Long editing hours pay off for choir concert


Senior Samantha Dennis, junior Lamya Saade, and sophomore Marco LaRosa rehearse phonograms outdoors under the new Covid-safe practice guidelines while Amelia Thompson accompanies them on piano. Photo Arashk Alivandi.

Lamya Saade, Staff Writer

It took choral director Stacey Kikkawa 8-12 hours to edit each of the three two-minute Fon-E-Gram videos that were sent out Dec. 12 as a choir fundraiser and promotion for the upcoming Winter Showcase.

At issue, it is nearly impossible to get vocals and music in sync in the digital world.

Kikkawa, choral accompanist Amelia Thompson, and senior Paul Cabrera have put in countless hours editing students’ videos to make this year’s showcases possible.

“All of us are amateurs in this respect, and learned to do editing and purchased equipment for only these projects,” Kikkawa said. “On the audio editing side, for Ms. Thompson (who is our amazing accompanist) took at least 37 hours outside of regular class time to sound edit the concert.  It took me (will take me) about 72 hours outside of regular class time, and it took Paul anywhere between 6-8 hours on his end outside of being a full-time student.”

Cabrera said the editing can be intimidating at first glance.

“It was quite daunting in the beginning with 27 different members’ video files, all in different formats,” Cabrera said. “Having to go through each one individually to crop it just right took some time. The editing process overall took roughly up to 20 hours. To be completely honest, I can be quite picky because I always want to make sure my final product looks perfect.”

There are ways to make the editing process smoother. For example, Cabrera requires all Vocal Ensemble members to clap before singing in a video.

Sophomore Addam Sapien sits beside his dog performing “Reindeer(s) Are Better Than People” for his solo in the recent choral Winter Showcase. Photo courtesy of Adam Sapien.

“[Clapping] makes it easier to line up everyone’s lip sync video at the same time,” Cabrera said. “I also mark in my music when I want to add vocal ensemble members in. For example, our fall concert piece “Stand in the Light” begins with sopranos and altos. Then as measure three begins, I added the tenors and baritones while fading in and out different members throughout the piece to showcase all members.”

Though the process was challenging, Cabrera said that he enjoyed putting together the showcase videos.

During the Fall Showcase, students holding signs with empowering messages and recordings of them partaking in their hobbies were edited into the song “Stand in the Light” to encourage staying true to oneself.

“My favorite part about the video was editing the candid hobbies and empowerment signs,” Cabrera said. “It was so touching to see what my peers have been doing during quarantine along with their past performances. Being able to showcase individuality and truly “stand in the light” in such a challenging, dark time through the screen for everyone to see is beyond amazing.”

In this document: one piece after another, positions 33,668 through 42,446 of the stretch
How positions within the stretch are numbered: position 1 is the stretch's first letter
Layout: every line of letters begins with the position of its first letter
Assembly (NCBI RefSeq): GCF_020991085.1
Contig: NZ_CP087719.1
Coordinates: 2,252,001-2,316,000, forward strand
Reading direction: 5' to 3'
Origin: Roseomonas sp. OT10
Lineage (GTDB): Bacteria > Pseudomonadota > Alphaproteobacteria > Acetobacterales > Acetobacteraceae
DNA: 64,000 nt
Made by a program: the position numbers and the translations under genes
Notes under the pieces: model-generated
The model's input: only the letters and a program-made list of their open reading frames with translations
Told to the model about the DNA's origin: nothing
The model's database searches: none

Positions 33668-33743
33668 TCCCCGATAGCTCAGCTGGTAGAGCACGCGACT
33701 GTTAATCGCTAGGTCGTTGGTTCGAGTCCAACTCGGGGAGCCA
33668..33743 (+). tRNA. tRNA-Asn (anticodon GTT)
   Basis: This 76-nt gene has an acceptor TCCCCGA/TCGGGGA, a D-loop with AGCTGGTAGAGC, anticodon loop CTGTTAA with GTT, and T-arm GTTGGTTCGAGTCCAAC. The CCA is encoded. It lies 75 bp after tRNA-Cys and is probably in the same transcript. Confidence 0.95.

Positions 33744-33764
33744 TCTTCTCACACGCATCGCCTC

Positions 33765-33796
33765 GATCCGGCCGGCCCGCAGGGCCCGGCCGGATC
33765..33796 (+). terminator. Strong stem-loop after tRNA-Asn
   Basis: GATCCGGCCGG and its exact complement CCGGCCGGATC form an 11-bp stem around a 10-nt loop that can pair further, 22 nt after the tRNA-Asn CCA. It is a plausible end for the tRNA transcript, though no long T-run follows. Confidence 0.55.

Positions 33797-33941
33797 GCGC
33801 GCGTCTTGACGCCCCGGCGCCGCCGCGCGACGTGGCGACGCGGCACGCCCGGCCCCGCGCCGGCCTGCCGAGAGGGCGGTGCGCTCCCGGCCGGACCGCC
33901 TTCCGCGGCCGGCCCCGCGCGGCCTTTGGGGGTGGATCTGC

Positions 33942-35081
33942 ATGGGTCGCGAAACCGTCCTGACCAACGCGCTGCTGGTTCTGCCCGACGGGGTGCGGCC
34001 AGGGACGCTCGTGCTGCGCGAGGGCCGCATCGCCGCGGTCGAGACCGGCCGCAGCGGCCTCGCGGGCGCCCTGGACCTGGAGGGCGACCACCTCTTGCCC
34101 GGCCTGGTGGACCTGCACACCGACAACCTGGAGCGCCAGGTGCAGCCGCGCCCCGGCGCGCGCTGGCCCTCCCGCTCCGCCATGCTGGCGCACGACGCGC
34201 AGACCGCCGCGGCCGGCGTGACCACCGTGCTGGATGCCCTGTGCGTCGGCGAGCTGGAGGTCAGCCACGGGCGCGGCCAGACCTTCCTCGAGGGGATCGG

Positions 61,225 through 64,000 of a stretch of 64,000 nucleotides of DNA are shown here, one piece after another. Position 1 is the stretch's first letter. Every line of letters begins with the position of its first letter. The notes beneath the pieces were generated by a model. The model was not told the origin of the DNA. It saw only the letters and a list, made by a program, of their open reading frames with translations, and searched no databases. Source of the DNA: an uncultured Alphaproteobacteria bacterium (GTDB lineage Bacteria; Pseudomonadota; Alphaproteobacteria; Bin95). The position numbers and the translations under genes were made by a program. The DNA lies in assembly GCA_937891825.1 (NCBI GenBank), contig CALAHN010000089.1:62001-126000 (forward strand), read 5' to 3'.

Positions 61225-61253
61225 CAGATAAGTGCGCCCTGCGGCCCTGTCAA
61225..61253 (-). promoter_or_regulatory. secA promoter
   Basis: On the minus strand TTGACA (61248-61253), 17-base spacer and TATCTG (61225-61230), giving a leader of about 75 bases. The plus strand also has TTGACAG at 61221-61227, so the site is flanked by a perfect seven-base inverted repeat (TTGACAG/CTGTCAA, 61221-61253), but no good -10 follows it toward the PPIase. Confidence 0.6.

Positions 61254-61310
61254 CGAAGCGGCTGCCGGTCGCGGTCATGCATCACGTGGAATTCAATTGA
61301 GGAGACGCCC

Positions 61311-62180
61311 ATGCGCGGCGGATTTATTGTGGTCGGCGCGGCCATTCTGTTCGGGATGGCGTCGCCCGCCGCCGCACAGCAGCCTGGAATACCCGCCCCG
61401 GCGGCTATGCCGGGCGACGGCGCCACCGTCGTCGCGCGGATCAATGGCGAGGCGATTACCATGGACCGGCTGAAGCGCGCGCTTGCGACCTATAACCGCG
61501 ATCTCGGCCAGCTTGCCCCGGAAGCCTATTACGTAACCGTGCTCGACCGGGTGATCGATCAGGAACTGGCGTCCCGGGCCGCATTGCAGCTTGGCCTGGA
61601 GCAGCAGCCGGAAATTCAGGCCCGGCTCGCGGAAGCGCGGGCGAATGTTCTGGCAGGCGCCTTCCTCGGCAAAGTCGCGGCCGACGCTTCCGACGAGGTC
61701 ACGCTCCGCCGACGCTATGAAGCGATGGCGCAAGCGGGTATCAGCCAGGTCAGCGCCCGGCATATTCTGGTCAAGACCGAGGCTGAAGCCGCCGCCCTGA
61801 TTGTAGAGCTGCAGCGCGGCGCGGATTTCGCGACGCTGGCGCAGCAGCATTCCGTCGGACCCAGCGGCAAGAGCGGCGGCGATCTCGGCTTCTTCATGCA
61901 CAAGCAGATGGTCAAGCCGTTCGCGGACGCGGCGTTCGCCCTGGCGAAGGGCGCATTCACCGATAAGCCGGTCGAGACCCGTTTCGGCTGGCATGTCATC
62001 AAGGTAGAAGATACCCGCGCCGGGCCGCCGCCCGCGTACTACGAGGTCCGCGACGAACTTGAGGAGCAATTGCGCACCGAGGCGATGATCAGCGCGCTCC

All the work that Cabrera put into editing the videos paid off.

On Dec. 11 at 7 p.m., Fullerton’s choir program held their Winter Showcase virtually. The video recordings are available for viewing until Jan. 7 at fullertonsings.com. Anyone can watch the concert recordings free of charge, though donations are still appreciated.

Editing videos has not been the only challenge in the long process of holding the Winter Showcase.

Rather than rehearsing as a group and performing for a live audience, students have found themselves recording individual video and audio clips alone in their rooms in front of a plain background, with a camera as their only audience member.

Junior Lamya Saade showcases a creative setup to record her videos for choir performances. Photo by Lamya Saade.

Students have been trying to adjust to their new filming situation, buying ring lights to illuminate their videos or using a tripod in order to keep their phone or camera at eye level.

Kikkawa said investing in a good microphone or ring light may be beneficial for individuals, but she does not expect it or chastise those who do not have more professional recording equipment.

“Understand that we know what the Chromebook is willing to do,” Kikkawa said. “Nobody is getting penalized or judged by the quality that is coming from their Chromebook.”

Kikkawa understands that technological issues and overall isolation in Zoom has led to increased stress among students, so she created Mental Health Wednesdays where students are given time at the end of class to relax, doodle, and enjoy a meditation track or calming music that she provides.

“Teachers have always dealt with the whole student, we’re always looking out for the whole student,” Kikkawa said. “In this day in age we can’t rely on person to person sharing and things like that because there’s a barrier! There’s a giant computer screen, there are WiFi fails. So I figured students just needed a quiet time because right now there is anxiety everywhere.”